M. abscessus tends to be resistant to many antibiotics, making its treatment difficult. Therefore, if M. abscessus is identified, antibiotic susceptibility testing should be performed. A study of antibiotic susceptibility of M. abscessus in Korea revealed it to be most sensitive to amikacin (99%) and cefoxitin (99%), followed by imipenem (55%) and tobramycin (36%) among the parenteral antibiotics. Among oral antibiotics, M. abscessus was most susceptible to clarithromycin (91%), moxifloxacin (73%), ciprofloxacin (57%), and doxycycline (7%).8)

There is no exact guideline for the treatment of M. abscessus infection. Clarithromycin monotherapy can generally be used for local infection but should be used with caution because of the potential for antibiotic resistance. Combination therapy with clarithromycin and parenteral antibiotics such as amikacin or cefoxitin is recommended for severe cases.5) In addition, antibiotics should be used for 4 months for mild infections and for 6 months for severe infections.9) Patients with disseminated infections often have poor immunity, so surgical debridement of necrotizing tissue or drainage may be better than antibiotic combination therapy alone.9)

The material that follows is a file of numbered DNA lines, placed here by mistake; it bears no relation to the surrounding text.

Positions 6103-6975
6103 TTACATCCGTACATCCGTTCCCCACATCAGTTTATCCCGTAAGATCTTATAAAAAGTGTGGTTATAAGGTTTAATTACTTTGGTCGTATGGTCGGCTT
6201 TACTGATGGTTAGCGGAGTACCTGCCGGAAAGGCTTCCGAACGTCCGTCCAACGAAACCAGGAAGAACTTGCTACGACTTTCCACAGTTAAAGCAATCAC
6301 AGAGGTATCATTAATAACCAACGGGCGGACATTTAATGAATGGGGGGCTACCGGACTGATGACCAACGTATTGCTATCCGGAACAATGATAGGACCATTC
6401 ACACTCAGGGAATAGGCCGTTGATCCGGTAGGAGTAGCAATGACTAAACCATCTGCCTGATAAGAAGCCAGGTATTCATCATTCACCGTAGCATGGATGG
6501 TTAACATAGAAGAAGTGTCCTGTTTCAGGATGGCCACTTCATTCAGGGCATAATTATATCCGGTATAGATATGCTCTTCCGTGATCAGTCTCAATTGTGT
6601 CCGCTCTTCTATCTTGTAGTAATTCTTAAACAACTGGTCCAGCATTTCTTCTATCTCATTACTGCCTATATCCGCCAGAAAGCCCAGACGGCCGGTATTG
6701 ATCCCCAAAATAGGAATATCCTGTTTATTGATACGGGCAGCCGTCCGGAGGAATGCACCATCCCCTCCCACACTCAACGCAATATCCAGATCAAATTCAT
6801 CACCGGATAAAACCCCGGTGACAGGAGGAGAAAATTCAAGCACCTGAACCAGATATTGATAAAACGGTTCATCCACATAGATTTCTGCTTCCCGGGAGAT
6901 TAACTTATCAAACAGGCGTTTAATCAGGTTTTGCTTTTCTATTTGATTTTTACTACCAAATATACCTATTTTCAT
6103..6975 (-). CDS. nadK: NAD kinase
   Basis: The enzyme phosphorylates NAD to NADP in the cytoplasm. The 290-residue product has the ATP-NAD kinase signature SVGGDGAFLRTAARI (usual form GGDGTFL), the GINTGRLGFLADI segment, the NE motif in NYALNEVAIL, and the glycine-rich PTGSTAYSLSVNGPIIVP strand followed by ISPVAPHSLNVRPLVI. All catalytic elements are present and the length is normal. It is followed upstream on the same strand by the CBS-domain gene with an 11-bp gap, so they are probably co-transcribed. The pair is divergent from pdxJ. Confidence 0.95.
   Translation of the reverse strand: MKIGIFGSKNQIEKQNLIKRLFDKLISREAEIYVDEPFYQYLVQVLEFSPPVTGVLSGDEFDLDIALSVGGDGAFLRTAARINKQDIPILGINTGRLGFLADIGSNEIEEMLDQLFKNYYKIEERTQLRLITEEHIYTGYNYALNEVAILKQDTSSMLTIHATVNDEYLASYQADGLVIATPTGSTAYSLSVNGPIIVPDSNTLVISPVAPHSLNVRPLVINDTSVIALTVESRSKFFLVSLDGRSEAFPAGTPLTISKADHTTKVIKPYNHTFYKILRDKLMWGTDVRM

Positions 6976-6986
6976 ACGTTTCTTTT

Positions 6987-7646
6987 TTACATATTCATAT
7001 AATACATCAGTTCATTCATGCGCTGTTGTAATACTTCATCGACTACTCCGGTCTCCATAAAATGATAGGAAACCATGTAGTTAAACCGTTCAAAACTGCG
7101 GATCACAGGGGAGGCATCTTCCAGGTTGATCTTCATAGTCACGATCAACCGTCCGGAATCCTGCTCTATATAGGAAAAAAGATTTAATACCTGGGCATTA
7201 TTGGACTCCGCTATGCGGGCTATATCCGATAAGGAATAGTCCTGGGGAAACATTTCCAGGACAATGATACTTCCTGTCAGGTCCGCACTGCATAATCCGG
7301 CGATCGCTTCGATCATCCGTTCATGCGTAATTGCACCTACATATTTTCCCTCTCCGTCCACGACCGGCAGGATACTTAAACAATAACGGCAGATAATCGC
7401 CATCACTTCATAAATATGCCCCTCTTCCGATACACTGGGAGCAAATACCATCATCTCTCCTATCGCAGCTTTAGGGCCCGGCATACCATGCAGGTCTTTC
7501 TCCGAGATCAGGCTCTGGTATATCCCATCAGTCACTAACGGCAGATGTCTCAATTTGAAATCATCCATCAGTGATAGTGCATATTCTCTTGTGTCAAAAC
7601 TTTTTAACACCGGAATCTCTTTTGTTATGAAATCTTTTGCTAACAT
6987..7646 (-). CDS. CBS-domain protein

We experienced a case of primary cutaneous infection caused by M. abscessus in an elderly patient with comorbidities and a history of minor trauma from a razor blade. The lesion might be similar to other diseases such as deep fungal infection and lupus vulgaris. We confirmed the NTM infection and NTM strain using skin biopsy, mycobacterial culture, and RT-PCR with hybridization. Although we could not perform drug sensitivity testing, he was well treated with the combination of clarithromycin and ethambutol.

The incidence of NTM skin infections in older adults has been increasing recently. This increase may be due to decreased T cell and cytokine activities with aging, which are important for the pathogenesis of NTM infection.10) Some cases of M. abscessus skin infection have been reported in Korea (Table 1), however, to our knowledge, there have been no other reported cases of M. abscessus infection presenting with multiple and diffuse lesions after shaving in the elderly. Decreased immunity in the elderly could be related to the appearance of multiple and widespread lesions. Papules or pustules at the shaving site among those who shave daily may be easily mistaken for folliculitis. When the lesions do not respond to treatment for folliculitis, it is important to perform the necessary tests to identify pathogens such as NTM.